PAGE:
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School Resource Officers Not Entitled to Law Enforcement Disability Benefits

Education Publications

A recent Illinois Appellate Court decision addressed the question of whether School Resource Officers (“SROs”) employed by school districts are entitled to district-paid disability and health insurance benefits for “law enforcement officers” under the Public Employee Disability Act (“Disability Act”) and the Public Safety Employee Benefits Act (“Benefits Act”). The Appellate Court determined that not every person who has completed law enforcement training and suffers injury or death at work is eligible for benefits under the Acts. Rather, only entities with the power to employ law enforcement officers as law enforcement officers will be responsible for the payment of such benefits. Because schools generally lack such power, their SRO employees typically will not be covered. The decision will limit liability under the Acts for the few school districts that employ SROs directly as well as for school districts that employ any individual with law enforcement training in any position.

Stimeling v. Peoria Public School District 150 involved an SRO, Stimeling, who had served in many roles with the school district. He first was hired as a “security agent.” After completing police training and certification, he became a member of the district’s Public School Police Department. In 2011, however, the District changed Stimeling’s title from “security agent” to “school resource officer” and limited his authority to “arrest” students or issue citations. The following year, after the Illinois Law Enforcement Training and Standards Board informed the District that SROs could no longer receive police training unless the District demonstrated a legal authority to maintain its own police department, the District disbanded its Police Department, conceding that it could not provide such legal support.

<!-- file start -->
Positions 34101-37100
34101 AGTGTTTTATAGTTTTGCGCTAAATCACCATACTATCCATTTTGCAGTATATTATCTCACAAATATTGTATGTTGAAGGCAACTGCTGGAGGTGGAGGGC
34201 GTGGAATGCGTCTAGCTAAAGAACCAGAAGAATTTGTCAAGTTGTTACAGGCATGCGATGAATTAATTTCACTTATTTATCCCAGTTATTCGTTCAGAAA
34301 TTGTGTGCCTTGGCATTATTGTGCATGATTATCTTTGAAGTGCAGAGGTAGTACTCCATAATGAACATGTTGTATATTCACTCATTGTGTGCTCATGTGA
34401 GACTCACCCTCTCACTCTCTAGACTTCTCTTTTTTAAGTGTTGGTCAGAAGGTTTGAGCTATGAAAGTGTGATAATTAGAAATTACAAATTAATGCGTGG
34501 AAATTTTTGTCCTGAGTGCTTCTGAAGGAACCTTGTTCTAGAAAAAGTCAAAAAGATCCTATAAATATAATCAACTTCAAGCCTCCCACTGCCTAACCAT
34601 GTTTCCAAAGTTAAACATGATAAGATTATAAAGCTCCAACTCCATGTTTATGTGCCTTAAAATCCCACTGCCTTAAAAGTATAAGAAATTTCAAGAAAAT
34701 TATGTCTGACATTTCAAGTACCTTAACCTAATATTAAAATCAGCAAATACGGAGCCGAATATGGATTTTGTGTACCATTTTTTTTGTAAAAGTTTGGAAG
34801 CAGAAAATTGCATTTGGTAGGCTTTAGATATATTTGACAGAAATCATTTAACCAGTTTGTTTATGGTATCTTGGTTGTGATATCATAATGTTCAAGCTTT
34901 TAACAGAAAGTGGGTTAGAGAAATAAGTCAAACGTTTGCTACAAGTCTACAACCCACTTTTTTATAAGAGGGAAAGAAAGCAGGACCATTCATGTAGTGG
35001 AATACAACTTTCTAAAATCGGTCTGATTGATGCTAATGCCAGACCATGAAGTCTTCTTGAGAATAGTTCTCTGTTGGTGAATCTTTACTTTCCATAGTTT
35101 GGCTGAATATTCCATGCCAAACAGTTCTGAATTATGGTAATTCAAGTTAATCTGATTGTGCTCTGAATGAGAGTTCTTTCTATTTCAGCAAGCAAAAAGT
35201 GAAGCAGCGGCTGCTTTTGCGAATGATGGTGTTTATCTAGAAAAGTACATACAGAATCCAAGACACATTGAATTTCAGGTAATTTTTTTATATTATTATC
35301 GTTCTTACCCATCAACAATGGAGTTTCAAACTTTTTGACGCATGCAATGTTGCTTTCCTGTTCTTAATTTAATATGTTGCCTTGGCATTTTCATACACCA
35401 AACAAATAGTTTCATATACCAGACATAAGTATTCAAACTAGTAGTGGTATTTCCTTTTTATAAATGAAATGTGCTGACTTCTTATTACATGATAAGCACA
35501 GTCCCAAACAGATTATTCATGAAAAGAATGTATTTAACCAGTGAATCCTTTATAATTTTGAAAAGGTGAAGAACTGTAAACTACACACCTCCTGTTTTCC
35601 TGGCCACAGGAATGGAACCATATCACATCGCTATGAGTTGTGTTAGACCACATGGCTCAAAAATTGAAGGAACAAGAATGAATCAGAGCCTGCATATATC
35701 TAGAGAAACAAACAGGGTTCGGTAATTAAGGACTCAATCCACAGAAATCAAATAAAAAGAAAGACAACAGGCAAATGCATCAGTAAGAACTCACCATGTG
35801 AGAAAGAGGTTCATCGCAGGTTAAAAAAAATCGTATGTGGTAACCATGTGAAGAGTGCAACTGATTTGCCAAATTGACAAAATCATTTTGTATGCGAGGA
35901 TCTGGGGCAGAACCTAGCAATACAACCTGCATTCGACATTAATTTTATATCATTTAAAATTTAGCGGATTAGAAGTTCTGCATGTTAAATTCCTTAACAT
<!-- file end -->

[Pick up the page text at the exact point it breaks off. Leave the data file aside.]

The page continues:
Meanwhile, during the 2011–2012 school year, Stimeling took medical leave from the district due to an injury he sustained at work. After Stimeling exhausted his leave, the District terminated his employment. Stimeling sued, alleging that SROs are “law enforcement officers” entitled to employer-funded benefits under the Disability Act and the Benefits Act.

The Appellate Court rejected Stimeling’s argument, noting that an “eligible employee” is defined in the laws as a law enforcement officer employed by an entity with the power to employ such officers. Because the school district conceded that it lacked authority to operate a police department or employ law enforcement officers, Stimeling did not qualify as an eligible employee. To find Stimeling eligible would unreasonably “make everyone who completes law enforcement training and suffers a catastrophic injury or is killed on the job eligible for Benefits Act benefits, regardless of the employer or job title.”

Based on this case, because school districts do not have authority to hire law enforcement officers, SROs employed by school districts are not eligible for benefits under the Disability Act or Benefits Act. This limits the potential liability school districts may face paying disability and health insurance benefits under the Acts when an SRO suffers an on the job injury while performing his duties. The case does not impact, however, any other disability or health insurance benefits to which an SRO may be eligible.